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Triglycerides are lipids (fats) that circulate in the bloodstream. Triglyceride measurements are usually taken when cholesterol levels are analyzed, after an overnight fast. The average fasting triglyceride level is 120 to 125 mg/dl. Levels above 209 mg/dl are associated with significant arterial aging, especially with plaque buildup along the artery wall.
The normal level of triglycerides is 150 mg/dL. The risk of developing heart disease doubles when triglyceride levels are above 200. High levels of triglycerides are common in people who are overweight, who have diabetes or who have low high-density lipoprotein (HDL) levels.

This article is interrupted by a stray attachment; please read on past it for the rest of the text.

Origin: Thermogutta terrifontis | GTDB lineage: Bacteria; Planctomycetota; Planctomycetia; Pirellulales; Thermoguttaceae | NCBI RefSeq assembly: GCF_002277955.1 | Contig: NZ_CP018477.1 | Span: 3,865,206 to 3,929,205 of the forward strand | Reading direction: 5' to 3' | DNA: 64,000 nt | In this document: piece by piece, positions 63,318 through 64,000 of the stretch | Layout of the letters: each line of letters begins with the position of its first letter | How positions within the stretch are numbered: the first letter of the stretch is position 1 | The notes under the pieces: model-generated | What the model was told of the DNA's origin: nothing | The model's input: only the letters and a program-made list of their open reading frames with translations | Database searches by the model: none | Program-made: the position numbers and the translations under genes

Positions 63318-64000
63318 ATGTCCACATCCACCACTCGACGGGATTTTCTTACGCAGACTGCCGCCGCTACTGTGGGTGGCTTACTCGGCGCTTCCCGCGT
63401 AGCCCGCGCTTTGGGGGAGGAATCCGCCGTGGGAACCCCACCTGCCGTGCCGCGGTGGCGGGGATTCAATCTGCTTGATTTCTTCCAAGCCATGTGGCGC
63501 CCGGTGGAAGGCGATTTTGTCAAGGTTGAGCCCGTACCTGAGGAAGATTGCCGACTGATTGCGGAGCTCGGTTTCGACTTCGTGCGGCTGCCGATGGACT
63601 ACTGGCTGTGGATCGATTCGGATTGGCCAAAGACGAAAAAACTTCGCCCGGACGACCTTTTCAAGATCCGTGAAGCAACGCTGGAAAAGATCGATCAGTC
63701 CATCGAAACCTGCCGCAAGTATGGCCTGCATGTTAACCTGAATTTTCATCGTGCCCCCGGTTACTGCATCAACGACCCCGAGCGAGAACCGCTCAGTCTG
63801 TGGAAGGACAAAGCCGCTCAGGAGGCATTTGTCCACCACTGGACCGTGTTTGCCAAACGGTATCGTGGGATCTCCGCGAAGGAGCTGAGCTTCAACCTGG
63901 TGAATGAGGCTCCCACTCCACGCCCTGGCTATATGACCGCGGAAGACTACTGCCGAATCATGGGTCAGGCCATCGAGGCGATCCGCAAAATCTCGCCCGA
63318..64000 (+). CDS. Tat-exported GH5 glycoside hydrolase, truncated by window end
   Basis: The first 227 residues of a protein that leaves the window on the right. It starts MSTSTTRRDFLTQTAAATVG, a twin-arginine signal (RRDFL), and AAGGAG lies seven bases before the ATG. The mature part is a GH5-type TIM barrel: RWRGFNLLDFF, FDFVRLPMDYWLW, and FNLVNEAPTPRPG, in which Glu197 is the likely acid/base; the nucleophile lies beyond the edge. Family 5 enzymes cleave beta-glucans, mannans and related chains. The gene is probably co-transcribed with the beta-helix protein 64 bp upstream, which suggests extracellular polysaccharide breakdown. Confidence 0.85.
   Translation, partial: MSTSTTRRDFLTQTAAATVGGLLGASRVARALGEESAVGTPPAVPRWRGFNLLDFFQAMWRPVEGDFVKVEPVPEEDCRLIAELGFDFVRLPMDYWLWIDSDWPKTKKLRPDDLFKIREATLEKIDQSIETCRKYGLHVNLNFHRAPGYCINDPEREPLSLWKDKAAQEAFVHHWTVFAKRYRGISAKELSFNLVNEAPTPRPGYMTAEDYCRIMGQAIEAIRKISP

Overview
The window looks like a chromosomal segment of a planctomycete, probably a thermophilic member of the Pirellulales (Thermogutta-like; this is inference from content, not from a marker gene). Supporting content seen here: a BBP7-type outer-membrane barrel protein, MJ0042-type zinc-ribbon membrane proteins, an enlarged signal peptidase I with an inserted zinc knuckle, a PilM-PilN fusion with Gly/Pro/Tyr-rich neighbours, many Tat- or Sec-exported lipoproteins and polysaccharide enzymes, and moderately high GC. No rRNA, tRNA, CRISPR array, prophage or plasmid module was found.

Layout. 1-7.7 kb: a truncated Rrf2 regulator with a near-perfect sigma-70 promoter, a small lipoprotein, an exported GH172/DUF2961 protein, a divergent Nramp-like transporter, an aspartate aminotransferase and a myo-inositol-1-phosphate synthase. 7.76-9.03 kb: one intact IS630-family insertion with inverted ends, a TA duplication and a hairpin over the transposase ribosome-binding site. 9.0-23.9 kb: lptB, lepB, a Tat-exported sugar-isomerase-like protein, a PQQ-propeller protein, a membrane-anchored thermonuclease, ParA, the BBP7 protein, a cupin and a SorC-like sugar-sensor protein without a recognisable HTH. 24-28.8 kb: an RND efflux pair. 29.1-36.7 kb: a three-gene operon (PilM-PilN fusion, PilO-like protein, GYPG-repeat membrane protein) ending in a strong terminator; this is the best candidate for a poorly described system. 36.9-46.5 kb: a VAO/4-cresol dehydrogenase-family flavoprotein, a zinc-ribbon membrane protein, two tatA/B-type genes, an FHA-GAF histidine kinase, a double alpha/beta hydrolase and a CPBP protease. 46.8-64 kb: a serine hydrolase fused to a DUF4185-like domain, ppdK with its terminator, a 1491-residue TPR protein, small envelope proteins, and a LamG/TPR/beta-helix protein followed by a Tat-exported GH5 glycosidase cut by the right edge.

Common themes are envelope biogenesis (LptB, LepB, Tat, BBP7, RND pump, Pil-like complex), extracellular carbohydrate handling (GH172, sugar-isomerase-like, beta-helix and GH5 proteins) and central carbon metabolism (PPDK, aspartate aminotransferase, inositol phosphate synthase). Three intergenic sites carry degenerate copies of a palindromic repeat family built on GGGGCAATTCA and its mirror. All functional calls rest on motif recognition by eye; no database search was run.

Cardiovascular specialist Dr. Merle Myerson explains what the ideal, healthy levels of triglycerides should be. Watch Dr. Myerson's video for important tips and information about heart health.
Healthy triglyceride is less than 150 mg/dL.
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